When housing is part of a worker’s wages

A recent Eustis news development has brought to light certain aspects of Florida’s Workers’ Compensation Law. We thought it was a good time to revisit what happens when room and board is included as part of a worker’s wages under an employment agreement.

The story: Florida’s Lake County Commission approved a plan for a farm to build a dormitory for laborers from Central America. Liner Source Inc. is a family-owned, wholesale plant nursery. The proposed 46,000-square-foot building would house nearly 200 farm workers working on H-2A visas. On this kind of visa, laborers can work in the U.S. for up to 10 months.

What happens, then, if a worker is getting housing from his or her employer, and is injured on the job? Read more

What does workers' comp pay?
What Does Workers’ Comp Pay?

If you’ve been seriously injured in a workplace accident, the last thing you want to be concerned about is how you’re going to pay your bills.

Workers’ compensation benefits are designed to cover a portion of your lost wages (among other things) in the event a workplace accident has rendered you unable to perform your regular work duties. But what does workers’ comp pay? And is it enough to pay your bills?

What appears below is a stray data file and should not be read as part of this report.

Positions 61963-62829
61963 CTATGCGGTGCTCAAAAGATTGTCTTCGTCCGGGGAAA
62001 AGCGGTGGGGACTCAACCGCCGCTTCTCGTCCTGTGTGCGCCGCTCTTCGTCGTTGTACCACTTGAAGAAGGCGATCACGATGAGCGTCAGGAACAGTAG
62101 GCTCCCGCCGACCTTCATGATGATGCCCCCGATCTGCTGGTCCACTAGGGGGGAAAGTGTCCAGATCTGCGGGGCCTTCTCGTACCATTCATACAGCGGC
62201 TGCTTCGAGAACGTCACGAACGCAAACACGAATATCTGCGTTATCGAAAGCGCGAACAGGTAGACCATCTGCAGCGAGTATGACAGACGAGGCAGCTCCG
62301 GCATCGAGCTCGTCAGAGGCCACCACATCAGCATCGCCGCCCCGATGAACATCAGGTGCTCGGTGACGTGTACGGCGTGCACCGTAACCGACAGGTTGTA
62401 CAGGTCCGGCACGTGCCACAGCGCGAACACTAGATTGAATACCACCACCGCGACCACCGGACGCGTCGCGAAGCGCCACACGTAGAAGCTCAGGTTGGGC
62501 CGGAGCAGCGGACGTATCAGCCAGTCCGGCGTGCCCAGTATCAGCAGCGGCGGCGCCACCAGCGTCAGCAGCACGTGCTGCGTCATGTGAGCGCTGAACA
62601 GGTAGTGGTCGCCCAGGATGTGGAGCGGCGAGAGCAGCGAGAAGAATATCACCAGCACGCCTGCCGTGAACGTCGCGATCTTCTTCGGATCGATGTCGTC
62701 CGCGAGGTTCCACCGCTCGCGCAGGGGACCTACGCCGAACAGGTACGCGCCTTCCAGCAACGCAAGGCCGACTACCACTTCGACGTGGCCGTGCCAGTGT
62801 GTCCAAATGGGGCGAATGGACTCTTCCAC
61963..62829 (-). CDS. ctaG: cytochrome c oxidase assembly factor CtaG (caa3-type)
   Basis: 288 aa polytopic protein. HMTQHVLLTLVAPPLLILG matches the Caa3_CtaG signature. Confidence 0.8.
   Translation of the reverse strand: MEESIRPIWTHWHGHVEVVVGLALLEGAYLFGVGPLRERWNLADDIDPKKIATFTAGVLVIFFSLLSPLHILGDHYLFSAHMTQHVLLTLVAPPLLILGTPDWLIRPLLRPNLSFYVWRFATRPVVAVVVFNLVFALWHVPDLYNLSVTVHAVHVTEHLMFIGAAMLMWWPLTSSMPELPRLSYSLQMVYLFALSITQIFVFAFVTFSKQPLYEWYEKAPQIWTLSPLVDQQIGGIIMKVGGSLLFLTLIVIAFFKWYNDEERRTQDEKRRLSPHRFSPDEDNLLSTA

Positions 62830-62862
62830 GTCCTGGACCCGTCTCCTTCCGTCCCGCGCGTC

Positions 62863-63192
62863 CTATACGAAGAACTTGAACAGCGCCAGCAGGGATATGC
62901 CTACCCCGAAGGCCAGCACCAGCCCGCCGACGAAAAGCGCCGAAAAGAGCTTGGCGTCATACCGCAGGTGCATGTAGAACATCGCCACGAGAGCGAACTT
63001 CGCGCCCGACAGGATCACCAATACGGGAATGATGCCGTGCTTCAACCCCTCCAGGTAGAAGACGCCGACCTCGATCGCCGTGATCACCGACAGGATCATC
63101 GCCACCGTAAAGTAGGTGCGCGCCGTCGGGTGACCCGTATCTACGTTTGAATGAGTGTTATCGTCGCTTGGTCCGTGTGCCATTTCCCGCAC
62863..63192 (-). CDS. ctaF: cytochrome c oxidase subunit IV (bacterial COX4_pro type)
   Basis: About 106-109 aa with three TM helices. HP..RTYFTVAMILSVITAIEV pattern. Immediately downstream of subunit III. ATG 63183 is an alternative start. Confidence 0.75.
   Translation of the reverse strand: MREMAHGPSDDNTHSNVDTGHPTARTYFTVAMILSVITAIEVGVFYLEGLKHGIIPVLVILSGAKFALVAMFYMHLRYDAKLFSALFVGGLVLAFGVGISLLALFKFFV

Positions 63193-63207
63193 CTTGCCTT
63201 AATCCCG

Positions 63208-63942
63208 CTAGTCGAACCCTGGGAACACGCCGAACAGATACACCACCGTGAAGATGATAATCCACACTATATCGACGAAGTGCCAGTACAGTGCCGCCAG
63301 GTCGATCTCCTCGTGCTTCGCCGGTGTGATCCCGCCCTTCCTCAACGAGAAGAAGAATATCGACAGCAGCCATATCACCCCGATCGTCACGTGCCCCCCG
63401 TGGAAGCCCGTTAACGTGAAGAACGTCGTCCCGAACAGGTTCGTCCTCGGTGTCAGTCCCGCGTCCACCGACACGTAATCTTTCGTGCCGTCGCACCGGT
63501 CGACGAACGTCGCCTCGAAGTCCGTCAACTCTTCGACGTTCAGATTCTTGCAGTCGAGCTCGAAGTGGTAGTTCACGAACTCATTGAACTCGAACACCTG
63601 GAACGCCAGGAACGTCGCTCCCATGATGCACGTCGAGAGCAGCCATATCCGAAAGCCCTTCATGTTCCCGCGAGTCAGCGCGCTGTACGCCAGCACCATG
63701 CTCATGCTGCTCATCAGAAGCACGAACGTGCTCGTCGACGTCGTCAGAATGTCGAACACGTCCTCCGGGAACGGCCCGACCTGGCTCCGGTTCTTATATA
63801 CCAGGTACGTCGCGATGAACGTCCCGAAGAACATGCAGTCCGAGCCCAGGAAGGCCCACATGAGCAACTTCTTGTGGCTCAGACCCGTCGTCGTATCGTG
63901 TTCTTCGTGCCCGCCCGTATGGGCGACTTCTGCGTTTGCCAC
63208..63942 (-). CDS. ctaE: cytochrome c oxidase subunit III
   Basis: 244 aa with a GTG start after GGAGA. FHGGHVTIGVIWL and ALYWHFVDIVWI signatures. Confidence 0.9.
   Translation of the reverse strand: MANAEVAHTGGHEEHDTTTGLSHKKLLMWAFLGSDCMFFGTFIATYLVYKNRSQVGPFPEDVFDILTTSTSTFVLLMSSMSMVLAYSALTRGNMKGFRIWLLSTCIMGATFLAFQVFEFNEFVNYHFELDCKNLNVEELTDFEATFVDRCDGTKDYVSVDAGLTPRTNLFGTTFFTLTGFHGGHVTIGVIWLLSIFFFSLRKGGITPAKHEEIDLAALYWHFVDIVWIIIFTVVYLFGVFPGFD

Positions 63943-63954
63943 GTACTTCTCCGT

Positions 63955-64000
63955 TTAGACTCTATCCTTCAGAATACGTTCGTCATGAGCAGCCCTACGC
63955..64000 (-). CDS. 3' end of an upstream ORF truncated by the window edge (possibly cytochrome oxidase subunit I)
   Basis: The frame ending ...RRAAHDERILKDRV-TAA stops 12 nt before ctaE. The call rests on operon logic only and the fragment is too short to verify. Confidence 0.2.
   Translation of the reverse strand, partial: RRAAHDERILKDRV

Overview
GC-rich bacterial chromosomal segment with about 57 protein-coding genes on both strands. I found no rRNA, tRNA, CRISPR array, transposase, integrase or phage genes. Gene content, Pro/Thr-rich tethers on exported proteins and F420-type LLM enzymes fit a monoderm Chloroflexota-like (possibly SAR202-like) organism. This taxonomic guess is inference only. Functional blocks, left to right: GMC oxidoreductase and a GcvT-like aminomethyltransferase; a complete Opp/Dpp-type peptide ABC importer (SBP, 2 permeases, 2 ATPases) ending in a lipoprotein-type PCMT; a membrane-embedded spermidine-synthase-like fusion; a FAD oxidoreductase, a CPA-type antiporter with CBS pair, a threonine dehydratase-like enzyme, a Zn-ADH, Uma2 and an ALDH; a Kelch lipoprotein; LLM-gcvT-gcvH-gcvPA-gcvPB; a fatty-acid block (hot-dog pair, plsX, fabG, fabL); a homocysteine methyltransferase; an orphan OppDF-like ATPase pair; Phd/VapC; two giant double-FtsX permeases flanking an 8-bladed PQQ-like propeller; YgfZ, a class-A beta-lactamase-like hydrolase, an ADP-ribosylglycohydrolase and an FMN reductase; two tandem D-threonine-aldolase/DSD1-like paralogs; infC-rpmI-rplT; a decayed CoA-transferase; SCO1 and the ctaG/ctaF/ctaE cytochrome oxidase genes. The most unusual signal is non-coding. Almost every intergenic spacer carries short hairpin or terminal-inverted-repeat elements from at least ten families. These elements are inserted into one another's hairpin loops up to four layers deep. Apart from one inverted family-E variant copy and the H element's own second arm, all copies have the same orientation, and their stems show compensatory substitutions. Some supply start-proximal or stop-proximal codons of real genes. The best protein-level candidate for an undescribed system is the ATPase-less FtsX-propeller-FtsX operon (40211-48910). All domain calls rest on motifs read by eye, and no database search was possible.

If you are unable to work for 21 days or less, you won’t get paid for the first seven days of lost wages. You should receive your first check within 21 days of reporting your injury, assuming that you have been placed on either a “no work” or “light duty” work status and are losing wages.

If you are on a “no work” status, these payments are paid at your compensation rate (CR); If you are on light duty restrictions and are losing wages, your payments are calculated by a formula determined by your Average Weekly Wage (AWW). Read more

Workers' comp vs. disability...what's the difference?
Workers’ Comp vs. Disability: What’s the Difference?

If you are suffering from a workplace injury or occupational disease, it can be hard to know what to do next.

Conflicting information from your co-workers, your employer, and the internet can quickly leave you feeling overwhelmed and confused.

Will I be able to return to work? What if I’m permanently disabled? How will I pay my bills?”

As it turns out, there is a difference between workers’ compensation and disability benefits and you don’t always qualify for both. Let Brian D. Tadros untangle the differences in workers’ comp vs. disability.

Read more

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